3. T55 bit (3/8" drive) for three front hub bolts.

I did reuse my front axle nut, so hopefully there won't be any issues in doing that.

Regards,

Rich

Edited by rguard (see edit history)

Share this post


Link to post
Share on other sites

My Dads is a 91, 184000 mls, original owner and neither side has ever been replaced. I hear the bearing when going straight and turning right which tells me it's the drivers side bearing(same on my corolla I replaced 2yrs ago) bcoz more weight/pressure is being put on the drivers side bearing by the car leaning left as your turning right yet neither side is hot when after I get home like it did on my corolla. Am I wrong about that which side is bad, or is something else making this noise?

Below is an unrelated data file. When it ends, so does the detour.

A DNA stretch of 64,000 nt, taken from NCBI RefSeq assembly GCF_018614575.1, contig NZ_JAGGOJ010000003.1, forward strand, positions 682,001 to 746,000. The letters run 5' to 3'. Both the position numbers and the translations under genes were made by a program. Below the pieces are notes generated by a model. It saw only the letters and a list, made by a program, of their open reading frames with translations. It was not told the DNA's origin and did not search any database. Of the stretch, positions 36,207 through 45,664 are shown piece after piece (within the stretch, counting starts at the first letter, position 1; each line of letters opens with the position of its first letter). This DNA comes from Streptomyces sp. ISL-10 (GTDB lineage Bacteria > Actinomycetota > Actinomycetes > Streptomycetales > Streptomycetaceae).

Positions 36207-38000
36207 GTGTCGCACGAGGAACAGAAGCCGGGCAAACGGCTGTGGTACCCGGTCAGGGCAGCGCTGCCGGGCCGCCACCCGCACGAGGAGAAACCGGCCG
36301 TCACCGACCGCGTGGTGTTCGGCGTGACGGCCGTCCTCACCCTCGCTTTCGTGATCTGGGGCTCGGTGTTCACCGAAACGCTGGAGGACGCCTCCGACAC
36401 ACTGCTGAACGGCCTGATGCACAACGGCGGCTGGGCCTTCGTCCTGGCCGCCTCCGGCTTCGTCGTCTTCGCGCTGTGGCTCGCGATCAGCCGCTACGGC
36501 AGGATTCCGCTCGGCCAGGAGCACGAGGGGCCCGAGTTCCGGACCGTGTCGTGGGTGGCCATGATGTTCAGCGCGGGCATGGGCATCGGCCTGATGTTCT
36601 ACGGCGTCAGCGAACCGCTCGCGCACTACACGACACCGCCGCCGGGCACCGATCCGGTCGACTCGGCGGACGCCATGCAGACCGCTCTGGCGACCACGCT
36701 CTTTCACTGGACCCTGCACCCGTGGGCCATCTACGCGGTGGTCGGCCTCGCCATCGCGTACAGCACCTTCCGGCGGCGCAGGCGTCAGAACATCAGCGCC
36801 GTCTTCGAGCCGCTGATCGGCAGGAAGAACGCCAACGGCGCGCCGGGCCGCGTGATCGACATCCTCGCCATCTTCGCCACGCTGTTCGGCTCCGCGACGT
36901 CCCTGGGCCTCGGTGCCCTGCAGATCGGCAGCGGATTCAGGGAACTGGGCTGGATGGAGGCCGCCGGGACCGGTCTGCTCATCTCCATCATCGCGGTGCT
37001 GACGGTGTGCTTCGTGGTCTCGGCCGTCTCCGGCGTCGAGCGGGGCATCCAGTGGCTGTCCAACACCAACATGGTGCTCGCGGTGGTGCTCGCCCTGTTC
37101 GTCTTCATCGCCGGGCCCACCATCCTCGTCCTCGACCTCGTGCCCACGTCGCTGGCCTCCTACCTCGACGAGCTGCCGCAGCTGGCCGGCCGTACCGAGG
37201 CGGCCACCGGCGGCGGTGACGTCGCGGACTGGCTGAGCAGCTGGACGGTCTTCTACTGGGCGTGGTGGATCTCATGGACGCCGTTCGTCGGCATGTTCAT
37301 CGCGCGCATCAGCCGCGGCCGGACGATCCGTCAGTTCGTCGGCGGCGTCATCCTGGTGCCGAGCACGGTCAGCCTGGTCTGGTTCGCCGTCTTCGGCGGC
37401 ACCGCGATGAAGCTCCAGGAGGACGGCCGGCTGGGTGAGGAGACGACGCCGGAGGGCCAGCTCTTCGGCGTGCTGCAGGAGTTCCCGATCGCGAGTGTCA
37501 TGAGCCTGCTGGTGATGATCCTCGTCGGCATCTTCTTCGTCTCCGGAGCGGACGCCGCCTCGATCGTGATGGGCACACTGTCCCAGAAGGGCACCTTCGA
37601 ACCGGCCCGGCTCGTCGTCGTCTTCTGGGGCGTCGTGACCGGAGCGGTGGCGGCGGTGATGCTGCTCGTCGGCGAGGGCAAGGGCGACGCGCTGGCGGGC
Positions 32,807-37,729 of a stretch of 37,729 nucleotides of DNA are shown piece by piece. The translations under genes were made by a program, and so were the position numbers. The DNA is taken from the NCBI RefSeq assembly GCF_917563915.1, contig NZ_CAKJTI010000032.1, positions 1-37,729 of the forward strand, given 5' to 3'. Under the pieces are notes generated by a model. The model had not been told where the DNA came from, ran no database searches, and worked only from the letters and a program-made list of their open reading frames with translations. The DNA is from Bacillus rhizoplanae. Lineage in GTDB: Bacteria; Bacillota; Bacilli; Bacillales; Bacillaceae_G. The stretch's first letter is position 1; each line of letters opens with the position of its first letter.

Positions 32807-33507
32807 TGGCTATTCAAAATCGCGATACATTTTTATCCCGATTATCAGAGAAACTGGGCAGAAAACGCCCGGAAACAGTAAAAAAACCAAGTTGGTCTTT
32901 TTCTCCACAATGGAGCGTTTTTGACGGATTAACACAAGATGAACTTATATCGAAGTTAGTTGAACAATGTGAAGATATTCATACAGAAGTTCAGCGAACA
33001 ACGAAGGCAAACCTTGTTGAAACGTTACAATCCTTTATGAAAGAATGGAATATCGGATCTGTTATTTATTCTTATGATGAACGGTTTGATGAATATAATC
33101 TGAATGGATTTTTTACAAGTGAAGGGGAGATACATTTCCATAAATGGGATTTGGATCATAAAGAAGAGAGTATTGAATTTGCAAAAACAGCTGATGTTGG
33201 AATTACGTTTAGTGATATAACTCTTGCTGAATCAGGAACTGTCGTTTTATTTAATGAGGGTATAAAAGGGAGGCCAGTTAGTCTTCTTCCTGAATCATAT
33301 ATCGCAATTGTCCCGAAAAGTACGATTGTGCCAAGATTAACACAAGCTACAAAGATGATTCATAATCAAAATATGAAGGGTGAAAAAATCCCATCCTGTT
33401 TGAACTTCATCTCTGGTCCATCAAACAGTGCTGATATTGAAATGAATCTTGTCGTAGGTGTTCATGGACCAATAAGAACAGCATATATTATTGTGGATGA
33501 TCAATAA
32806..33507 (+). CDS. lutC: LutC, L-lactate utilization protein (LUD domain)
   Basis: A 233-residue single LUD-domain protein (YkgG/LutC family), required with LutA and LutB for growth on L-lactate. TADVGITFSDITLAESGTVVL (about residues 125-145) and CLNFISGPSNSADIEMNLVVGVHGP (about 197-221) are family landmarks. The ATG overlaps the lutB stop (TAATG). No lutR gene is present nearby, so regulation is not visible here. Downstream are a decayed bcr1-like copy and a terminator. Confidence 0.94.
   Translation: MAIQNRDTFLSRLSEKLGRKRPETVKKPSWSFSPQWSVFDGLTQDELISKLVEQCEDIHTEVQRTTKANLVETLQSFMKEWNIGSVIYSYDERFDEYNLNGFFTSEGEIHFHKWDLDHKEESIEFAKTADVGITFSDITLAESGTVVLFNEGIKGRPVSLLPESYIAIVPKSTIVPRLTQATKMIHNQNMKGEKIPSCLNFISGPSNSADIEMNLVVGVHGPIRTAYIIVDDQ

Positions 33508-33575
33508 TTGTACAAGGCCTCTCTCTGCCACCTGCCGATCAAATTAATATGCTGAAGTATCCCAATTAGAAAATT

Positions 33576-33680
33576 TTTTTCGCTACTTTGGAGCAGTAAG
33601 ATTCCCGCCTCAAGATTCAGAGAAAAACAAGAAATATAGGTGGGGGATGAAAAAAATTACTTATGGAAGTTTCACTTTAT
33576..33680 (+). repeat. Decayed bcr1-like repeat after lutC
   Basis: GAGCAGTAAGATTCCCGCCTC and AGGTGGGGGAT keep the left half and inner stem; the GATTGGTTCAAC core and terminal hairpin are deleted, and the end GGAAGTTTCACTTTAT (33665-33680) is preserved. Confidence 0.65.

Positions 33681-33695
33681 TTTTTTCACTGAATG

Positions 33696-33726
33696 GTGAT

I went to AZ and got a 35mm socket, tried it while in the parking lot and it would not go on, tried a 36mm and it's sloppy. These were both new off the shelf. Does anyone make a 35.5mm socket? BTW rguard, my caliper bolts are 14mm, not 18.

Edited by yobry1 (see edit history)

Share this post


Link to post
Share on other sites

Welcome to the forum!  I'm surprised the 35mm won't fit.  Are the sockets you are trying 6 point sockets? If so even a sloppy 36mm should work if the 35mm won't fit.

Share this post


Link to post
Share on other sites

Maybe QUALITY CONTROL is lax at the socket manufacturer???  Where are they made?  China? 

Share this post


Link to post
Share on other sites

Join the conversation

You can post now and register later. If you have an account, sign in now to post with your account.

Guest
Reply to this topic...

×   Pasted as rich text.   Paste as plain text instead

  Only 75 emoji are allowed.

×   Your link has been automatically embedded.   Display as a link instead

×   Your previous content has been restored.   Clear editor

×   You cannot paste images directly. Upload or insert images from URL.

Loading...
Sign in to follow this